From Oct. 10-14 at Seven Palms, the Office of Women’s Development (OWD) took part in the national campaign that started in 1990 on Cape Cod, Mass. to address the issue of violence against women by bringing healing and awareness.
Survivors had the opportunity to anonymously write their stories on shirts and hang them up on display, and those who would stand with them in solidarity could write messages on socks. Additionally, men had the opportunity to make a pledge to help end violence against women and display their commitment on colored paper. The OWD sought for eyes to be opened, burdens to be lessened and hearts to be mended.
Junior english major Esther Yorke volunteered her week to the event for her second time in three years.
“The main purpose of The Clothesline Project would be to bring awareness, but it’s also a therapeutic process,” Yorke said. “They started the project as a tradition of women putting their clothes up on the clothesline and talking to their neighbors about what they’ve experienced. Writing it out is definitely a therapeutic process for whoever has experienced something like that, but it’s also in a public place where other students can see that their peers have been affected by that.”
Despite the green grass, the palm trees and the colors of all that’s hanging on the clotheslines, the event is treated with gravity and seriousness.
Senior English and journalism double major Cynthia Arroyo described the awareness that many have experienced through The Clothesline Project.
“What we’ve found is that even if you’re not a survivor, it opens eyes to see that this happens on campus, this could be the person I’m sitting next to in class. It’s a very sobering event.”
Arroyo, an undergraduate intern in the OWD, stressed the importance of men getting involved in the event alongside women.
“The reason we included that is because we wanted to recognize their part in helping to end this epidemic,” Arroyo said.
Male students, faculty and staff made pledges to help end violence against women by vowing against using offensive language and blindly purporting rape culture. The pledge also included a promise to stand with women who find themselves in these dangerous situations.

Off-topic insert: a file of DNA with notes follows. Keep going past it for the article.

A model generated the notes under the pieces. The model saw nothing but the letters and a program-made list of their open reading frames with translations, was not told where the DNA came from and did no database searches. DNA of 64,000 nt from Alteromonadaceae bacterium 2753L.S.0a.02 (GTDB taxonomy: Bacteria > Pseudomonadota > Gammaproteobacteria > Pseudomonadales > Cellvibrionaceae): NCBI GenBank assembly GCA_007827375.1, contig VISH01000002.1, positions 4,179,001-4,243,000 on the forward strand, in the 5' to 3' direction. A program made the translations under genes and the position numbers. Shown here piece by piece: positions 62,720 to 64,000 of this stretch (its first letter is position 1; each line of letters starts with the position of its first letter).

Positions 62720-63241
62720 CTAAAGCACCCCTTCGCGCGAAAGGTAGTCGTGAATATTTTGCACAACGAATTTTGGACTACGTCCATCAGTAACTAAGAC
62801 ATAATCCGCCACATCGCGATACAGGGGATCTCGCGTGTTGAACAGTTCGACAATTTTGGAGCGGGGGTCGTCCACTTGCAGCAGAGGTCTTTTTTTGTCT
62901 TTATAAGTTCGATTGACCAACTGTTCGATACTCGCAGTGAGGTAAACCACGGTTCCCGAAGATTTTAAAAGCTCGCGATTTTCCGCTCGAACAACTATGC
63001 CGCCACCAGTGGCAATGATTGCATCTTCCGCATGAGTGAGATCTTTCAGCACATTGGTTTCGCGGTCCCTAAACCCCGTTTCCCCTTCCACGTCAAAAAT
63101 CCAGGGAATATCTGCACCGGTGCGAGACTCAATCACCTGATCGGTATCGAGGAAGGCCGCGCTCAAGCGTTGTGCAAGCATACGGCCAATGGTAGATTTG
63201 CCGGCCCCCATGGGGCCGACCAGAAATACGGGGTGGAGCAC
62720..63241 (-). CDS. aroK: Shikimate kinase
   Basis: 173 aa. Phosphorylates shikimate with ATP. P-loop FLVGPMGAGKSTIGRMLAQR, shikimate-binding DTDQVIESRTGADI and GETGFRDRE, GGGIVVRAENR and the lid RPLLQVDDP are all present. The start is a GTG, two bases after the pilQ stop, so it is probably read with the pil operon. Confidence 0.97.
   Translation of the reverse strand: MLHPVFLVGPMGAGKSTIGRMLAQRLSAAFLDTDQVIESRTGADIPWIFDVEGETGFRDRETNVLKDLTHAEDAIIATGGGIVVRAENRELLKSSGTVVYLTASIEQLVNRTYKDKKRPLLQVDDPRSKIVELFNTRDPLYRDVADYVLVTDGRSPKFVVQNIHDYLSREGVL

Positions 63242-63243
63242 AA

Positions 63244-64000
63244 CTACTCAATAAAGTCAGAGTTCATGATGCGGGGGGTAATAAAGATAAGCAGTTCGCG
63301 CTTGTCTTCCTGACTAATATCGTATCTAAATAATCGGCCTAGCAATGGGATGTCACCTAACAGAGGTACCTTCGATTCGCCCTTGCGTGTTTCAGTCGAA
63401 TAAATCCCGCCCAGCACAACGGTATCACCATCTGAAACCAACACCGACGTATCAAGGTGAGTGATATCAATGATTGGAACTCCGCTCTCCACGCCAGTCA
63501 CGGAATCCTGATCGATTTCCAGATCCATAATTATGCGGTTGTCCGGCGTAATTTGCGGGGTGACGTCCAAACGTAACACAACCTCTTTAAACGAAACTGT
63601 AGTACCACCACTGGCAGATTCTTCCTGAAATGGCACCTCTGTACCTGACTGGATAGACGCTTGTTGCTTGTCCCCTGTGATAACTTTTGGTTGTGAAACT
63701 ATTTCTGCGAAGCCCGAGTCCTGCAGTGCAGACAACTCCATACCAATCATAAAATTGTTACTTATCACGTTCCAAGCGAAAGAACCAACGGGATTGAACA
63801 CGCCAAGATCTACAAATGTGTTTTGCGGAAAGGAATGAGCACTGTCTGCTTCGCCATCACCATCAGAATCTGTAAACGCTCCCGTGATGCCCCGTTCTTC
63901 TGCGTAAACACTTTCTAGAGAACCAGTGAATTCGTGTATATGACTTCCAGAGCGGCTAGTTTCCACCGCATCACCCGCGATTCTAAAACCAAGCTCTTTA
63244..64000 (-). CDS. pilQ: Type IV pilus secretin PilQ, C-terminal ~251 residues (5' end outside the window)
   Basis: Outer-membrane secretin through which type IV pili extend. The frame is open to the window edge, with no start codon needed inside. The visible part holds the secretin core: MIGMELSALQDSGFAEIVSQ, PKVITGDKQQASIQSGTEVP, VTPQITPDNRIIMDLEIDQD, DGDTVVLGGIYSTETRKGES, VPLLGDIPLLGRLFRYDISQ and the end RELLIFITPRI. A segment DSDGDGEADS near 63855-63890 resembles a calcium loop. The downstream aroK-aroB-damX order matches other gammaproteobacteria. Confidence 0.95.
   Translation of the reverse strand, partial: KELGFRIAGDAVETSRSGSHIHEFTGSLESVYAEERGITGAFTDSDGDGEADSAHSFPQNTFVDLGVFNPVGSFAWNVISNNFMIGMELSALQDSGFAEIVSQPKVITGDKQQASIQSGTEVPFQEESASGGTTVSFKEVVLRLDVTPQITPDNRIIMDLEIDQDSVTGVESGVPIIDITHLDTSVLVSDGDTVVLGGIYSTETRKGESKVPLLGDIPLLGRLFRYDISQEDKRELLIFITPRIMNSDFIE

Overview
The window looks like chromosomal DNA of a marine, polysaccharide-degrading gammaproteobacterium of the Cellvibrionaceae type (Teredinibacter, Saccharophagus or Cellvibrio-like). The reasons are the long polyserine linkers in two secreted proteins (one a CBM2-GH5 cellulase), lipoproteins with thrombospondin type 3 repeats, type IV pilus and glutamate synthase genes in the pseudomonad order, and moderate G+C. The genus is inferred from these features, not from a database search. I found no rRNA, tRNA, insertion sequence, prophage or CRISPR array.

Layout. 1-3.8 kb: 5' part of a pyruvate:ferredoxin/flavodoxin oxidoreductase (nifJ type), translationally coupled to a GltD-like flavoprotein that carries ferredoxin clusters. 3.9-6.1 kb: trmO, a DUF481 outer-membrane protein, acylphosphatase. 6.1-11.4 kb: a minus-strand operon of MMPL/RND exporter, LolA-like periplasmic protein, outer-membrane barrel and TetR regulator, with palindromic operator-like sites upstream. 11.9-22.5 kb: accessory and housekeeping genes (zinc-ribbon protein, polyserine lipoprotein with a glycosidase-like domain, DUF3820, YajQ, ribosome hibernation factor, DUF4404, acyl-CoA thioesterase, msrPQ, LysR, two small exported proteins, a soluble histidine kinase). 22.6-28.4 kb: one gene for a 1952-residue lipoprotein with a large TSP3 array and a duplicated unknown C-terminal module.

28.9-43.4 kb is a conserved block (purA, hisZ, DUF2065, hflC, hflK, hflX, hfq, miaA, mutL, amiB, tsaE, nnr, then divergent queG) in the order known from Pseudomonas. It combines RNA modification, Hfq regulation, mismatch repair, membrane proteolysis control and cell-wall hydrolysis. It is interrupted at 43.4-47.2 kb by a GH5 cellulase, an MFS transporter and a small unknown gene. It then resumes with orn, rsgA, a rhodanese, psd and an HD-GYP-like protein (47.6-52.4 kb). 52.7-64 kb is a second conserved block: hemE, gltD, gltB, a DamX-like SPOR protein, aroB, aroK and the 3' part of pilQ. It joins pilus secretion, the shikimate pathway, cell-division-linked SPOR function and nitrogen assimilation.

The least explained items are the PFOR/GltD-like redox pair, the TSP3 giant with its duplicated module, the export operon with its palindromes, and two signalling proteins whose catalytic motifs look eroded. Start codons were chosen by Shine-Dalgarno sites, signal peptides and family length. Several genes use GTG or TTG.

“We know that we’re 50 percent of the population as women, more than 50 percent at APU, but there’s also men,” Arroyo said. “If men aren’t taking a stand to help the cause then we are going to progress much slower, so that’s just an effort to involve them.”
Madeline Ho, the coordinator for the event, said she sees awareness and healing for violence against women spreading out even further than The Clothesline Project.
“The hope is that the Clothesline Project isn’t the only time a year that people at APU think about something like that. It shouldn’t just be a week out of our lives, it should be something that we’re talking about all the time,” Ho said.
Ho said she realizes that the stigma of sexual abuse is an obstacle in bringing an end to the kind of violence The Clothesline Project exposes.
“It’s something that is taboo and nobody really wants to talk about it,” Ho said. “I think that’s made apparent when people come by and they read the shirts and ask, ‘but are these APU students? Or are you just grabbing these from the community?’ It always shocks them to learn that no, these are shirts written by APU students or staff or faculty. Every shirt has come from here. That just shows how much more we need to talk about this topic.”
With the importance of bringing awareness and healing to violence against women, Ho believes that the open conversation that happens at The Clothesline Project should be a continuous practice.
“We should always hear their stories and create an environment where they’re allowed to tell their stories, “ Ho said.
Not only should the conversation continue, but Ho believes it should spread out beyond the walls and familiarity of APU.
“For us to have this special group of people experience this event, it motivates you to go out and have this conversation anywhere. You don’t just have to have this conversation with APU people here, you can go out and have it any time,” Ho said. “I think it’s just as important to stress this cause to anyone in your life, and this is a good kick starter because it makes you more aware. If this happens this much on this campus, I wonder how much it’s happening on every other campus as well, and are people talking about it?”
For more information on The Clothesline Project or the OWD, visit their office behind Cougar Dome or online at apu.edu/womens-development/. Contact the office at firstname.lastname@example.org or (626) 815-2068.